A1 Journal article (refereed), original research

Global-Local Heat Demand Development for the Energy Transition Time Frame Up to 2050

Open Access publication

Publication Details

Authors: Keiner Dominik, Barbosa Larissa D.S.N.S., Bogdanov Dmitrii, Aghahosseini Arman, Gulagi Ashish, Oyewo Solomon, Child Michael, Khalili Siavash, Breyer Christian

Publisher: MDPI

Publication year: 2021

Language: English

Related journal or series: Energies

Volume number: 14

Issue number: 13

Start page: 1

End page: 51

Number of pages: 51

ISSN: 1996-1073

JUFO level of this publication: 1

Digital Object Identifier (DOI): http://dx.doi.org/10.3390/en14133814

Permanent website address: https://www.mdpi.com/1996-1073/14/13/3814

Open Access: Open Access publication


Globally, the heat sector has a major share in energy consumption and
carbon emission footprint. To provide reliable mitigation options for
space heating, domestic hot water, industrial process heat and biomass
for cooking for the energy transition time frame up to the year 2050,
energy system modeling relies on a comprehensive and detailed heat
demand database in high spatial resolution, which is not available. This
study overcomes this hurdle and provides a global heat demand database
for the mentioned heat demand types and in a resolution of 145 mesoscale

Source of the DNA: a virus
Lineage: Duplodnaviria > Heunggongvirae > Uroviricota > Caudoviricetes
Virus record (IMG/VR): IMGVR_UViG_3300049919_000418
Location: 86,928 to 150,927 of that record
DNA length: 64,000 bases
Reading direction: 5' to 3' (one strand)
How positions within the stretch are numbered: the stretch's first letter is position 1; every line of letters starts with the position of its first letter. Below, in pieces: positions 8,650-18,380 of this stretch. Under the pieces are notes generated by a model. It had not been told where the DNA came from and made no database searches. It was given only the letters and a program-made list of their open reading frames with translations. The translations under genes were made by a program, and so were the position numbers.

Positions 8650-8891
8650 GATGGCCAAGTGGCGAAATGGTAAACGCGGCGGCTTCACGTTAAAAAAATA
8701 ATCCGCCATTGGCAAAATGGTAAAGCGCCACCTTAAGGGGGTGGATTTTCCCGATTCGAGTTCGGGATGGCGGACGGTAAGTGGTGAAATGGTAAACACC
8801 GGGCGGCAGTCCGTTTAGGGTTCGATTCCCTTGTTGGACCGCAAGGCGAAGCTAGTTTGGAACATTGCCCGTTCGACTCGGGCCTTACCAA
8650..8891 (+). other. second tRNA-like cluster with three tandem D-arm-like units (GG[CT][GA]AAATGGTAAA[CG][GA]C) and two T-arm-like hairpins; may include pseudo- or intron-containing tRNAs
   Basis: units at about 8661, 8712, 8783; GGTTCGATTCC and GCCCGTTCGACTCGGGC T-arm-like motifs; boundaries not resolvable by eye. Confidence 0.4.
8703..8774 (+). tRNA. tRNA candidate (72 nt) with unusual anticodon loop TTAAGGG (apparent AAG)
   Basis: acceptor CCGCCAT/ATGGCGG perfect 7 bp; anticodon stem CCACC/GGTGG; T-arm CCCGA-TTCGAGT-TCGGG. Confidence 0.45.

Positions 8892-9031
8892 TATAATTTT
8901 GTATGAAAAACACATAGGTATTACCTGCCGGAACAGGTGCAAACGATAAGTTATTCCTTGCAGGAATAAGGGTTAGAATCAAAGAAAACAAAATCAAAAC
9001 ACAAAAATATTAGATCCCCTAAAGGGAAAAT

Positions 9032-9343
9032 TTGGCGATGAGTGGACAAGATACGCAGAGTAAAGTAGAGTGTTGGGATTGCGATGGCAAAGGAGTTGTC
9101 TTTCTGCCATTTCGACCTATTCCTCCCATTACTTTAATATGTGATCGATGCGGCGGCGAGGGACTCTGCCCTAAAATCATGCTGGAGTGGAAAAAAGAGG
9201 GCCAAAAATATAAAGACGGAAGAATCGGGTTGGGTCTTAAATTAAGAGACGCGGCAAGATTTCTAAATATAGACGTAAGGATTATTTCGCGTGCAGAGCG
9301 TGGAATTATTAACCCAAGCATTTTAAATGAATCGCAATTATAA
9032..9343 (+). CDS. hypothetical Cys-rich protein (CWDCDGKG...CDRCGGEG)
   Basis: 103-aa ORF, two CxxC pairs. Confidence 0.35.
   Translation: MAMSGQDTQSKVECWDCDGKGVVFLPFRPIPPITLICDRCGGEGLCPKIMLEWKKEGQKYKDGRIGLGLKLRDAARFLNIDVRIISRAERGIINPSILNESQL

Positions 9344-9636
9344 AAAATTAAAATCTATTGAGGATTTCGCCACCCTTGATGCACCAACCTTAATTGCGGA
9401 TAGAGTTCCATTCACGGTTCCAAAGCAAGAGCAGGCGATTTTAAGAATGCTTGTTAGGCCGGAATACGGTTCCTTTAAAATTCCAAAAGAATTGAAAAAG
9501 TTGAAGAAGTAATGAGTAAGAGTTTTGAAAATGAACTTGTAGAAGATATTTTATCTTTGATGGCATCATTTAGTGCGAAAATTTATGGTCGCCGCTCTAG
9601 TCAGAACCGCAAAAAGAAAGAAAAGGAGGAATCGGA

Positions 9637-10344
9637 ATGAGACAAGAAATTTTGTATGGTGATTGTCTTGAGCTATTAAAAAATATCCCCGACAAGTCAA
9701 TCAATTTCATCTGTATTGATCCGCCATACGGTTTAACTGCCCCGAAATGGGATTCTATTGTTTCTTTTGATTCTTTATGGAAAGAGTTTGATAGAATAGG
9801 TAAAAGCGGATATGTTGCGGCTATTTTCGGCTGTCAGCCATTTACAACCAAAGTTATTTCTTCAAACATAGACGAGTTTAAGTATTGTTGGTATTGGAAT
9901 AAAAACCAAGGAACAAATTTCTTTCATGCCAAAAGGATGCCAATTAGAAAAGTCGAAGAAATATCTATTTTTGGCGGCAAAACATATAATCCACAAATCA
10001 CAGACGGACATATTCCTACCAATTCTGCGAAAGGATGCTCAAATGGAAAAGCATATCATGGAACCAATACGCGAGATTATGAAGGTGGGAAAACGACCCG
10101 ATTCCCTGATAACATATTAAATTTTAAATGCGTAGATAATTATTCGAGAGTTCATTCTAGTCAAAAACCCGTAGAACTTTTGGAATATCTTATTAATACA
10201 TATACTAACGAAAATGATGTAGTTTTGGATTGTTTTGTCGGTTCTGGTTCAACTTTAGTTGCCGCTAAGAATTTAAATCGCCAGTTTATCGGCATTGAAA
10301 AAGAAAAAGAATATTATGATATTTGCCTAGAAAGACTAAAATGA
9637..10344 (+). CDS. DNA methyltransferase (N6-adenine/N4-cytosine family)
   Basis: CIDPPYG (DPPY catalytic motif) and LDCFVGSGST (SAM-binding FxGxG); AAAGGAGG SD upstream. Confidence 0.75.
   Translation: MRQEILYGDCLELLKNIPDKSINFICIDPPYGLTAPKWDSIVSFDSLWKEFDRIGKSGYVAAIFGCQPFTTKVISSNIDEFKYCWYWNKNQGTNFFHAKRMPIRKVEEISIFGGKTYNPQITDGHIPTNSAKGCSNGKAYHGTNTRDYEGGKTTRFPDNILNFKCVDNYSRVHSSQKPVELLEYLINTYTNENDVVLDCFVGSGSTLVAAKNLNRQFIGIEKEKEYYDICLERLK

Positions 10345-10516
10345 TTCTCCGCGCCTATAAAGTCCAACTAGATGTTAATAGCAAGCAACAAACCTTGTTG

regions up to the year 2050 based on the current heat demand and
detailed elaboration of parameters influencing the future heat demand.
Additionally, heat demand profiles for 145 mesoscale regions are
provided. This research finds the total global heat demand will increase
from about 45,400 TWhth in 2012 up to about 56,600 TWhth
in 2050. The efficiency measures in buildings lead to a peak of space
heating demand in around 2035, strong growth in standards of living
leads to a steady rise of domestic hot water consumption, and a positive
trend for the worldwide economic development induces a growing demand
for industrial process heat, counterbalanced by the efficiency gain in
already industrialised countries. For the case of biomass for cooking, a
phase-out path until 2050 is presented. Literature research revealed a
lack of consensus on future heat demand. This research intends to
facilitate a more differentiated discussion on heat demand projections.

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Last updated on 2021-29-07 at 09:49